Two Mississippi Museums | 222 North Street, Jackson, Mississippi, 39201
- Date(s): Wed, Jan 19
- Time: 12:00 pm
- Website: https://www.facebook.com/events/605935937164925
Join the Mississippi Department of Archives & History on site at the Two Mississippi Museums at noon on Wednesday, January 19, for History Is Lunch, or watch the livestream on Facebook, when Berkley Hudson will present “Pruitt’s Historic Columbus Photographs.”
Hudson is the author of the new book O.N. Pruitt’s Possum Town: Photographing Trouble and Resilience in the American South. Otis Noel Pruitt (1891–1967) was for some forty years the de facto documentarian of Lowndes County and Columbus–known to locals as “Possum Town.” His body of work recalls many Farm Security Administration photographers, but Pruitt was not an outsider with an agenda; he was a community member with intimate knowledge of the town and its residents.
Pruitt photographed his fellow white citizens and Black ones as well, in circumstances ranging from the mundane to the horrific: family picnics, parades, river baptisms, carnivals, fires, funerals, two of Mississippi’s last public and legal executions by hanging, and a lynching. “From formal portraits to candid images of events in the moment, Pruitt’s documentary of a specific yet representative southern town offers viewers today an invitation to meditate on the interrelations of photography, community, race, and historical memory,” said Hudson.
Columbus native Berkley Hudson was photographed by Pruitt, and for more than three decades he has considered and curated Pruitt’s expansive archive, both as a scholar of media and visual journalism and as a community member. Hudson’s book presents Pruitt’s photography as never before, combining more than 190 images with a biographical introduction and Hudson’s short essays.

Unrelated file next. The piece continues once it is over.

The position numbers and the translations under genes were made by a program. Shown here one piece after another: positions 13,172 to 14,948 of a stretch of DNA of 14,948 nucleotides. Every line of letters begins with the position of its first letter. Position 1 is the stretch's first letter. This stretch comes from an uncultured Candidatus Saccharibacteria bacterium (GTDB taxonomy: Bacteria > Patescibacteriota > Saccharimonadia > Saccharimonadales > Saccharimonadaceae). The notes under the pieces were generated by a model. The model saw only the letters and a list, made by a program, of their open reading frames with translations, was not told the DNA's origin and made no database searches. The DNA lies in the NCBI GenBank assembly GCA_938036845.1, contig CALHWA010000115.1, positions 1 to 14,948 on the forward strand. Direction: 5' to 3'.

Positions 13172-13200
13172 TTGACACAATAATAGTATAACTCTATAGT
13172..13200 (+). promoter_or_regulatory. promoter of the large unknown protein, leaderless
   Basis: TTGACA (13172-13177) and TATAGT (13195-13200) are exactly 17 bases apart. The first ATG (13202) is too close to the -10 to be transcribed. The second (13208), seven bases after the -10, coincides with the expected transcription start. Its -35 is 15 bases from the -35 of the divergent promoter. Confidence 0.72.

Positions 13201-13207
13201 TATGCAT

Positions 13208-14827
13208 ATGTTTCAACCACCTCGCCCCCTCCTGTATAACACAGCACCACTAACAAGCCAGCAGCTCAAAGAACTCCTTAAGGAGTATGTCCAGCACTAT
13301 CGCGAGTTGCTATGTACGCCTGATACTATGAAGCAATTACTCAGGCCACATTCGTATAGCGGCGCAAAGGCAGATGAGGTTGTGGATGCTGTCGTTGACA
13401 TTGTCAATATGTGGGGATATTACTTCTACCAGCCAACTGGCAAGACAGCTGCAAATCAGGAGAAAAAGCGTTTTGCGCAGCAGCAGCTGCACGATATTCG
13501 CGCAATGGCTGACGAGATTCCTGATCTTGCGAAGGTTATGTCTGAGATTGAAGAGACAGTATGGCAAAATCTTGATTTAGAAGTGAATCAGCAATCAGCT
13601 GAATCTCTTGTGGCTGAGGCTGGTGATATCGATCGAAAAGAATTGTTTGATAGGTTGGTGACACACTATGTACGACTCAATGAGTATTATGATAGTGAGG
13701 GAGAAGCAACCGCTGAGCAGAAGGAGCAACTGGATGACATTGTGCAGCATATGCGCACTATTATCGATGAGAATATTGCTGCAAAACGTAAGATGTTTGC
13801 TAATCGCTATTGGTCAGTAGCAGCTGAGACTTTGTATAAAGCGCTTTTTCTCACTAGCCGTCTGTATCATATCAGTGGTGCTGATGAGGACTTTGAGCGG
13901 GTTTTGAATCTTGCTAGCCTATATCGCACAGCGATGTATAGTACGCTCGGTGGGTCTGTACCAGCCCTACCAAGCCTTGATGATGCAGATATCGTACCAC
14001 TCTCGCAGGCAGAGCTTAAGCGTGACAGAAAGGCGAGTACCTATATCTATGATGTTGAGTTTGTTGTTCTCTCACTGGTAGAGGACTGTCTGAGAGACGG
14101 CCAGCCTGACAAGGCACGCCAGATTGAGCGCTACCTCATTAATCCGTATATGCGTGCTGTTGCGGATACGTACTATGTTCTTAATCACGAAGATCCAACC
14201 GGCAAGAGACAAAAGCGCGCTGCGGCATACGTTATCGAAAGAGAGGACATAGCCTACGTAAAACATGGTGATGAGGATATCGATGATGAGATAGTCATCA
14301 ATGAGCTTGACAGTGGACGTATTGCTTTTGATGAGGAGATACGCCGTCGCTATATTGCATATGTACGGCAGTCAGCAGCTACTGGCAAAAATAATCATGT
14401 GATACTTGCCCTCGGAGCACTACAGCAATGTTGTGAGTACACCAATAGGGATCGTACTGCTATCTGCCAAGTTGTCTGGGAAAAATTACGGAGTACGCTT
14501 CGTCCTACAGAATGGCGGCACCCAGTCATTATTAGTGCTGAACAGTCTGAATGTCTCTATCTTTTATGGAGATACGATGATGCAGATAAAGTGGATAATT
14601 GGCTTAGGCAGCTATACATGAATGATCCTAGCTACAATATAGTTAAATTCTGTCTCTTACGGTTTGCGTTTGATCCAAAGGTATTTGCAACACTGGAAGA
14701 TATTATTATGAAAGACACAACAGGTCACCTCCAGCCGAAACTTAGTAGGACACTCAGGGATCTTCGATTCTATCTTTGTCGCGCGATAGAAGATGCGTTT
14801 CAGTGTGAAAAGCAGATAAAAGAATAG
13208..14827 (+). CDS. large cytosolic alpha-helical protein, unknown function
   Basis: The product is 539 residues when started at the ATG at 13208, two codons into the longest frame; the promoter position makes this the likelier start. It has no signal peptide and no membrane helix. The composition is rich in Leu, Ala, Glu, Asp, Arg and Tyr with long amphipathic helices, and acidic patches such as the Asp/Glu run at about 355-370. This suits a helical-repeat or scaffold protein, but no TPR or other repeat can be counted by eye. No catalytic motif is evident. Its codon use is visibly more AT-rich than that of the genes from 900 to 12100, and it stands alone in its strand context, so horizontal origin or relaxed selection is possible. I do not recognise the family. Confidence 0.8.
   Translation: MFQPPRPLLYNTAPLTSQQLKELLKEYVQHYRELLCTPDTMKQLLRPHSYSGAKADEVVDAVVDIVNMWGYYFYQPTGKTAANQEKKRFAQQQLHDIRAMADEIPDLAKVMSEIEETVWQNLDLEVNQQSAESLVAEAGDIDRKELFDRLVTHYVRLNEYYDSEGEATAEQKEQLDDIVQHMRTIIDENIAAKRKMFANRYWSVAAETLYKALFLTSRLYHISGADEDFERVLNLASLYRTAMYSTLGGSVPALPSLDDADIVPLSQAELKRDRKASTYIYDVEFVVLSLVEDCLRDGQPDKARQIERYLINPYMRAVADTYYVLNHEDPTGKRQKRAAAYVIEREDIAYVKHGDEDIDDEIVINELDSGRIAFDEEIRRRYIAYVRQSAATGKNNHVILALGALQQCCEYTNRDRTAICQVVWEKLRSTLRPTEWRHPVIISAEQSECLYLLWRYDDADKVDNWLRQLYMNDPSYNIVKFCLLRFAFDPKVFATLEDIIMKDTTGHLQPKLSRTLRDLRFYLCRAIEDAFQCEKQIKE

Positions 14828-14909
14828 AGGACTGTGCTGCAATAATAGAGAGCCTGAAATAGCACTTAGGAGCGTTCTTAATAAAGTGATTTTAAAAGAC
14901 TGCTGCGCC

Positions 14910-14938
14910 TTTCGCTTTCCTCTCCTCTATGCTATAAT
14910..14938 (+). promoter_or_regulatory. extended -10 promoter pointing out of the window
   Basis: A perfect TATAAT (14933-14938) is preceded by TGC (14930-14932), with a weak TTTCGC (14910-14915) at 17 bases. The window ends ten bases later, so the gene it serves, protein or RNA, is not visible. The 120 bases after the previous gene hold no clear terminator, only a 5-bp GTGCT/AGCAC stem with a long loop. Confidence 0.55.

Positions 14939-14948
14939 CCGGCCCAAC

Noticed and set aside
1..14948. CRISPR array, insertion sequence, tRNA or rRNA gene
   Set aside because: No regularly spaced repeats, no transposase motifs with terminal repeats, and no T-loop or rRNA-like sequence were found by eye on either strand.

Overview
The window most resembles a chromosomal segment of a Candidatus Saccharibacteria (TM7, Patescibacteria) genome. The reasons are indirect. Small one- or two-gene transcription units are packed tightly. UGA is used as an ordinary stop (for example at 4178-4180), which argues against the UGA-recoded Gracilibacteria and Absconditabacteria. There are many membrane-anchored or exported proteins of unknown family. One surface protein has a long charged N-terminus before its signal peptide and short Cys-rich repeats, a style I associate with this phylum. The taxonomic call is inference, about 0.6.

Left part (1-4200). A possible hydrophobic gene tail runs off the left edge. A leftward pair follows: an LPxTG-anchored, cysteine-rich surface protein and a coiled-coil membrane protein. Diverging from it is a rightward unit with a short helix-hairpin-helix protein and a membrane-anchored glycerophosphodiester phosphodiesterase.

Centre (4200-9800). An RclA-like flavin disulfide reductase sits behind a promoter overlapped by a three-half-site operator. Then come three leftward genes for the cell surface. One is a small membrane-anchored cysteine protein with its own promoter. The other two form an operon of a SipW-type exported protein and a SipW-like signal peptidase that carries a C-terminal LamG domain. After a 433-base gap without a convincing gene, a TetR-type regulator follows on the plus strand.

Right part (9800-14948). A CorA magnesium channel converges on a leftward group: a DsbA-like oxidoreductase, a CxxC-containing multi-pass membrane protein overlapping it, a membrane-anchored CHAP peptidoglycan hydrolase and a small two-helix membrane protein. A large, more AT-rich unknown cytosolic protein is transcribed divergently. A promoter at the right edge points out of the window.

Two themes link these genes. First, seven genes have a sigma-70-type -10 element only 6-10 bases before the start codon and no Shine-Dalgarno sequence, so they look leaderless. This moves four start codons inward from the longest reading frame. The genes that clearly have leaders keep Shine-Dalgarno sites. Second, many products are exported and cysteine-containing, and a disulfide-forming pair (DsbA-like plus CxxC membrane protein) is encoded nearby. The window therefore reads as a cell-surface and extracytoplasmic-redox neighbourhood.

Breach of Peach author Eric Etheridge wrote: “Knockout images from a remarkable archive. Otis Noel Pruitt photographed his slice of Mississippi head on, omnivorously, leaving behind an encyclopedic record of Southern life in the early to mid-20th century. Look closely at these pictures. Embedded in their details are clues not only to a world long gone but the present moment as well.”
History Is Lunch is sponsored by the John and Lucy Shackelford Charitable Fund of the Community Foundation for Mississippi. The weekly lecture series of the Mississippi Department of Archives and History explores different aspects of the state’s past. The hour-long programs are held in the Craig H. Neilsen Auditorium of the Museum of Mississippi History and Mississippi Civil Rights Museum building at 222 North Street in Jackson. MDAH livestreams videos of the program at noon on Wednesdays on their Facebook page, and the videos are posted on the department’s YouTube channel.